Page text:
This thesis examines the politics of sustainable urban space-making. It focusses on the struggles associated with the ways in which urban spaces are becoming more green, clean and inclusive. Even though cities are increasingly considered as sites that can make societies sustainable, there is a lack of understanding how long-term struggles shape sustainable urban livelihoods. Conceptually, a transition analytics of urban spaces is developed, drawing on transition research, critical urban studies and governmentality research. Informed by archival records, policy documents, interviews and participatory observations, two in-depth cases of the practice of urban transition politics are examined.
The first case presents a shift from traditional port activities to a cleaner and urbanised waterfront of Rotterdam. The second case presents the shift from techno-capitalist cities to greener and communitarian livelihoods, created by a grassroots movement called Transition Towns. Both cases represent how different urban histories and political rationalities shape sustainable spaces, such as community gardens, local economies and floating houses.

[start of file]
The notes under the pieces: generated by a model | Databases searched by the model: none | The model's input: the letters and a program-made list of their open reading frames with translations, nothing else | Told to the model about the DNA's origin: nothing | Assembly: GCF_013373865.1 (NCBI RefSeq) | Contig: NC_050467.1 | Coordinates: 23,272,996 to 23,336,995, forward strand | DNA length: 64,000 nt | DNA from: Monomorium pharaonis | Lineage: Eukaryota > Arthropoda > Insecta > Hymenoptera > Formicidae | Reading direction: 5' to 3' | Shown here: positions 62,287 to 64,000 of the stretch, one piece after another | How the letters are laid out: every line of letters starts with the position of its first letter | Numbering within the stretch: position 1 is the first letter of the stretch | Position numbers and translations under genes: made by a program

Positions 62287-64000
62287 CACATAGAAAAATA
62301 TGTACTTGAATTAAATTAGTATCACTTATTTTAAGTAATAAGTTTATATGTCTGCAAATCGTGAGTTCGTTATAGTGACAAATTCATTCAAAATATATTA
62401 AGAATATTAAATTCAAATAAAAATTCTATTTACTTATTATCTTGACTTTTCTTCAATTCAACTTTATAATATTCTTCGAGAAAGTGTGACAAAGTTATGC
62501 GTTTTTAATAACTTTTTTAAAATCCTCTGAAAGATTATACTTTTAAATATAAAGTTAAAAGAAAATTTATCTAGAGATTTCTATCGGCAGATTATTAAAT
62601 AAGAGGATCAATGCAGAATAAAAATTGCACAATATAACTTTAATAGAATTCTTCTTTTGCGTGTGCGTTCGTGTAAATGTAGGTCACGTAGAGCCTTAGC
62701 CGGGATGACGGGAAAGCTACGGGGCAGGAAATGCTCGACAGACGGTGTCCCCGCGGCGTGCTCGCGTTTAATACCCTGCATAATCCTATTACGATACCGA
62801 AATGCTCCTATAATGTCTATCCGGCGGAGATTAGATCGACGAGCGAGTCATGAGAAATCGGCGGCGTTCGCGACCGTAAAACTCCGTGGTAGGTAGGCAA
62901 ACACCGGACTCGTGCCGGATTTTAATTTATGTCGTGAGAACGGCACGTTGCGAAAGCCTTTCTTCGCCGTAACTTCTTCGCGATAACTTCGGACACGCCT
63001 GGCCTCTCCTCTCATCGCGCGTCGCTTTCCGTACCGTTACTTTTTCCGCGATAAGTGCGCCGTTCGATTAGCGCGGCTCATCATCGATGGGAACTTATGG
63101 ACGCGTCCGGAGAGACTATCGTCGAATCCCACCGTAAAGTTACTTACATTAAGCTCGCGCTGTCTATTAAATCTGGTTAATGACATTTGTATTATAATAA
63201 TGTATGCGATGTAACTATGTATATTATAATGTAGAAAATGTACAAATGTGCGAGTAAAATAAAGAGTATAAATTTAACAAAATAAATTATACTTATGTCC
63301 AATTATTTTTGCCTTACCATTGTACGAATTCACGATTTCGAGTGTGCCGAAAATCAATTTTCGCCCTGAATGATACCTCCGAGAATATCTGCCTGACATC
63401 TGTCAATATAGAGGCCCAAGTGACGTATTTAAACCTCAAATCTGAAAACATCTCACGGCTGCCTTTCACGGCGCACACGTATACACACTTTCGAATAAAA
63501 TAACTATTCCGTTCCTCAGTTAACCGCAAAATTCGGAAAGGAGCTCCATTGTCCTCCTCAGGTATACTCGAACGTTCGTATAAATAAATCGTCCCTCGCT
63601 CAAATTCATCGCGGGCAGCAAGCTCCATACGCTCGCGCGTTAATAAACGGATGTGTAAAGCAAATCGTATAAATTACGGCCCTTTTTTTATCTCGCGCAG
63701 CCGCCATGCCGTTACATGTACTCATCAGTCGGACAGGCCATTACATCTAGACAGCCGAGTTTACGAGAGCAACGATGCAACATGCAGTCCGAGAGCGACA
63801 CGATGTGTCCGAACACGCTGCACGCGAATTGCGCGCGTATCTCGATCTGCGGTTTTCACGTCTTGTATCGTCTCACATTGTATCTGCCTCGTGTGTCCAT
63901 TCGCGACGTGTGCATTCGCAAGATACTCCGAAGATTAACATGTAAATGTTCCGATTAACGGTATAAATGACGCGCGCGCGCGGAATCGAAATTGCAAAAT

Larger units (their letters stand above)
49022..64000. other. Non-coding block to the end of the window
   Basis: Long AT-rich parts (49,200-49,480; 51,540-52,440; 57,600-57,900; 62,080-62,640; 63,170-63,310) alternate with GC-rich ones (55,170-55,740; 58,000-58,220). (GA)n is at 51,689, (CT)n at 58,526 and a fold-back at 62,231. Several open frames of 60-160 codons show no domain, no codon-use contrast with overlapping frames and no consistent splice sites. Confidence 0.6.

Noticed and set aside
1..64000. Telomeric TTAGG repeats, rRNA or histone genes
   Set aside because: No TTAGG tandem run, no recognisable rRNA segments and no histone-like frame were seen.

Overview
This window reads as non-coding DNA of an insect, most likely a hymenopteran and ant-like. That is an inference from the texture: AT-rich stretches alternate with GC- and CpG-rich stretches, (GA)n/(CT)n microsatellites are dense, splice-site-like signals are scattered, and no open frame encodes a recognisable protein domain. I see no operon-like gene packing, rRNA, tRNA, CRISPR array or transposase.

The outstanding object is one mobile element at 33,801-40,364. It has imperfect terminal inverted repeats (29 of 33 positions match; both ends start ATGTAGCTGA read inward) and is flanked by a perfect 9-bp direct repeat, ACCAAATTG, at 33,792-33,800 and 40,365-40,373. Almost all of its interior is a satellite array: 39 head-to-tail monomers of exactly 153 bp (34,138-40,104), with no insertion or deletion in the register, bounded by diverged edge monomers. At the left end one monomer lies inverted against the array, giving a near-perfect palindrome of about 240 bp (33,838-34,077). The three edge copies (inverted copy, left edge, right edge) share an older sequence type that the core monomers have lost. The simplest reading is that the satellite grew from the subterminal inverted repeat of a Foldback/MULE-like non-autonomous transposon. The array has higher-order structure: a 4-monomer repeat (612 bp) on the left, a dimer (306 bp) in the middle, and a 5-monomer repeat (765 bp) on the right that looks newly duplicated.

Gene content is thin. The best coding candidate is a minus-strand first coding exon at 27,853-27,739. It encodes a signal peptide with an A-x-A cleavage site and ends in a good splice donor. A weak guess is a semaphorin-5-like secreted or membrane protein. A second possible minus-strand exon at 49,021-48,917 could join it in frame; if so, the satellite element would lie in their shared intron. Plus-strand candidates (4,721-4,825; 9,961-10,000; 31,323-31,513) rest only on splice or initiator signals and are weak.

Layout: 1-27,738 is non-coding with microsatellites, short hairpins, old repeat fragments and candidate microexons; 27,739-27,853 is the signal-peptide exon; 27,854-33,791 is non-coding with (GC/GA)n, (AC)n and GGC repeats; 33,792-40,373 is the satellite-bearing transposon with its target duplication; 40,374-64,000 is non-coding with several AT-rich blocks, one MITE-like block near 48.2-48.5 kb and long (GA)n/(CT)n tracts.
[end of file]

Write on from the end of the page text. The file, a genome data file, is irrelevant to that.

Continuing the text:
The research argues that even though urban transition politics can be democratic, it does not ‘automatically’ lead to more sustainable and just cities. Importantly, transition research needs to develop more critical perspectives and methods. Additionally, the study proposes a transition ethics that could enable researchers and professionals to engage with urban eco-spaces more democratically.

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D.A. Loorbach (Derk) , J. Rotmans (Jan)
Dutch Research Institute for Transitions (DRIFT)
The research resulting in this thesis was financially supported by the Dutch Ministry of Infrastructure and the Environment (Rijkswaterstaat).
Dutch Research Institute for Transitions (DRIFT)

Jhagroe, S. (2016, October 7). Urban Transition Politics : How struggles for sustainability are (re)making urban spaces. Retrieved from